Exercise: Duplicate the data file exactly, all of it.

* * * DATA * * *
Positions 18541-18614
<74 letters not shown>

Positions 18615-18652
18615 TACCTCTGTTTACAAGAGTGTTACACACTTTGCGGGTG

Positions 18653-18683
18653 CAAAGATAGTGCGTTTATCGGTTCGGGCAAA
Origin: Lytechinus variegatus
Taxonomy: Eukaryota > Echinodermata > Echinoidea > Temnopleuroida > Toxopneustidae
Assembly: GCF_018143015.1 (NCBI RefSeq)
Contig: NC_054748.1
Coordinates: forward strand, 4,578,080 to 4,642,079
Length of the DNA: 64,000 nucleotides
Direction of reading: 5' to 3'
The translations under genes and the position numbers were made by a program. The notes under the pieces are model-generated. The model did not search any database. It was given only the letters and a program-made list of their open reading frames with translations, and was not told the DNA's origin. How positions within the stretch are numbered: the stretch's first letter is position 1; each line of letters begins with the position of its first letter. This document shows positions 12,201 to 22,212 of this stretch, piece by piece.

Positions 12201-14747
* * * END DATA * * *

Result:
Positions 18541-18614
<74 letters not shown>

Positions 18615-18652
18615 TACCTCTGTTTACAAGAGTGTTACACACTTTGCGGGTG

Positions 18653-18683
18653 CAAAGATAGTGCGTTTATCGGTTCGGGCAAA
Origin: Lytechinus variegatus
Taxonomy: Eukaryota > Echinodermata > Echinoidea > Temnopleuroida > Toxopneustidae
Assembly: GCF_018143015.1 (NCBI RefSeq)
Contig: NC_054748.1
Coordinates: forward strand, 4,578,080 to 4,642,079
Length of the DNA: 64,000 nucleotides
Direction of reading: 5' to 3'
The translations under genes and the position numbers were made by a program. The notes under the pieces are model-generated. The model did not search any database. It was given only the letters and a program-made list of their open reading frames with translations, and was not told the DNA's origin. How positions within the stretch are numbered: the stretch's first letter is position 1; each line of letters begins with the position of its first letter. This document shows positions 12,201 to 22,212 of this stretch, piece by piece.

Positions 12201-14747